Brown said colleges and universities were under more pressure to take sexual assault and harassment more seriously under President Obama’s administration.
“A lot of [university] officials have been telling me they want more flexibility with respect to handling sexual assault and harassment on their campus – you know, what works for the University of Missouri-St. Louis might not work for a nearby community college, might not work for Mizzou, might not work for Harvard,” Brown said.
Gorovsky said that desire for flexibility on the part of institutions “scares the heck” out of her.
“When you give them flexibility, what you’re doing is you’re giving them carte blanche to apply it in any way they want,” she said. “And what we don’t want is for a student at the Southern Illinois University in Edwardsville who is sexually assaulted to be having an entirely different experience than someone who is sexually assaulted at Washington University.
“You want a person who is sexually assaulted and reports their rape to know what they’re in for – to know what is going to happen, to have some guidance that there are standards here and that they can rest assured that the process will be one that is regulated.”
Daniels said she is “comfortable with the way things were” under the 2011 “Dear Colleague Letter” issued under Obama with regard to handling such cases.
“I do agree that we need to have some standards and some form of agreement across the board between the institutions,” she said. “I do feel that at the University of Missouri that we have been fair. We give both parties the opportunity to provide their version, information, witnesses – we try very hard not to just accept one story without speaking to the other party.”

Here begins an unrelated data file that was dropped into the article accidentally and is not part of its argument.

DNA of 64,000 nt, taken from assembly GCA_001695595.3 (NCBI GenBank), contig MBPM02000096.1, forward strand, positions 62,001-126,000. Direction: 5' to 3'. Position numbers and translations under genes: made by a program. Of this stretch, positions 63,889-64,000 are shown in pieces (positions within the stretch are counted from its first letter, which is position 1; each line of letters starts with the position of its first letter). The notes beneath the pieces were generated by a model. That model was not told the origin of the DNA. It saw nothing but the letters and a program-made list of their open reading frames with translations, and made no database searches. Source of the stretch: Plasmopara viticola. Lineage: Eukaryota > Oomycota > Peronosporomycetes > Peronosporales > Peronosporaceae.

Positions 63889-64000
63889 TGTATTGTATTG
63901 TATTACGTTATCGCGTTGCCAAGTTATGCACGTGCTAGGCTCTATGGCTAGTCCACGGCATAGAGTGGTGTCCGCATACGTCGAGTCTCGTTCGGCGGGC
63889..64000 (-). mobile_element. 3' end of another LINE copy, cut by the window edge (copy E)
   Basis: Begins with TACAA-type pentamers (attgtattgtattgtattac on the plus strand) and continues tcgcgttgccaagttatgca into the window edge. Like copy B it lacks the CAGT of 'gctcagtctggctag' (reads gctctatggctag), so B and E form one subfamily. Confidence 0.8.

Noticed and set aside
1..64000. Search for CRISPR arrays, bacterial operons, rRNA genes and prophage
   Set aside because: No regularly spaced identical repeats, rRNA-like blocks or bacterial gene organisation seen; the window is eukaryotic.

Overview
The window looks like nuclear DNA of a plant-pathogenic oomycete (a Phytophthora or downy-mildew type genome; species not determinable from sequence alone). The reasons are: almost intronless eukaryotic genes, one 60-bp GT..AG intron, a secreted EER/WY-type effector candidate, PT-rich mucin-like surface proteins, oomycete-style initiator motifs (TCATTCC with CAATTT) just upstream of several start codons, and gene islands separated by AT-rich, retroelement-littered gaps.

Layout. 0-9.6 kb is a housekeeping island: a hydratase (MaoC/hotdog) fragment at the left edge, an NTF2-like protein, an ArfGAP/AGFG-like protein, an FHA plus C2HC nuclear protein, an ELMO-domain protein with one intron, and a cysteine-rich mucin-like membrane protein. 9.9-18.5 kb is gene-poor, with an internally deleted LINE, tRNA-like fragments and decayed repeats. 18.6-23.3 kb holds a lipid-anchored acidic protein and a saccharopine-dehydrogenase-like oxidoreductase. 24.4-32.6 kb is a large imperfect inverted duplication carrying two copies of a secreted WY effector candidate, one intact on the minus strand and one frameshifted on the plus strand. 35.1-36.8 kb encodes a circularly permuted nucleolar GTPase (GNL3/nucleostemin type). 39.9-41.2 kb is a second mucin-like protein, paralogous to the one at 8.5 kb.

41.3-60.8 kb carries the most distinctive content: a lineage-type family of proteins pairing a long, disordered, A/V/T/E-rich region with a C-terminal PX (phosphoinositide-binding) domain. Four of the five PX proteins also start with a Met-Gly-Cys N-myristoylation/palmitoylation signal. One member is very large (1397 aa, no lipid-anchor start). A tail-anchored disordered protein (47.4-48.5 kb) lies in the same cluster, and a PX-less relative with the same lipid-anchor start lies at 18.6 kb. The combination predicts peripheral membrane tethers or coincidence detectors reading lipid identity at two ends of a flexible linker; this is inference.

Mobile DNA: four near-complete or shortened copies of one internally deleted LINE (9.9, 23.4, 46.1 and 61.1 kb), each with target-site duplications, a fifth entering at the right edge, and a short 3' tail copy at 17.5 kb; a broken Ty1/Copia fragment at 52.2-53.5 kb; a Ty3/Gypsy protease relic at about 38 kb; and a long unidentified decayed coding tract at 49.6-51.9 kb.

She added that she “understand[s] that Betsy DeVos was concerned that there are some institutions that cater more to the victim and that the responding party is not being heard. I do not think that that is fair, but I think that we have to look at the situation as a whole to give both parties an opportunity to speak.”
Brown said fairness is “something DeVos is very adamant about” and also acknowledged the concern that Devos is now “sort of catering to the concerns of accused students and not thinking as much about the people who are victims of traumatic experiences.”
When Marsh asked Brown about why the subject seems to be rather confusing, the reporter noted that “the cases themselves are often incredibly confusing to parse through” because of things like the very nature of a college campus as well as academic structures like tenure.
“That adds a whole ’nother element to the process of dealing with these cases,” Brown said. “It can cause them to drag on for a long time. And in the meantime, think about, say, a graduate student who has to work with a particular professor who is her mentor.
“This professor has harassed her, and she just wants to be able to write her thesis, complete her degree, get out of there. And she doesn’t feel that she can do that. So colleges are in a tough spot dealing with these cases.”
Producer's note: The University of Missouri System Board of Curators holds the license to St. Louis Public Radio. The station is editorially independent.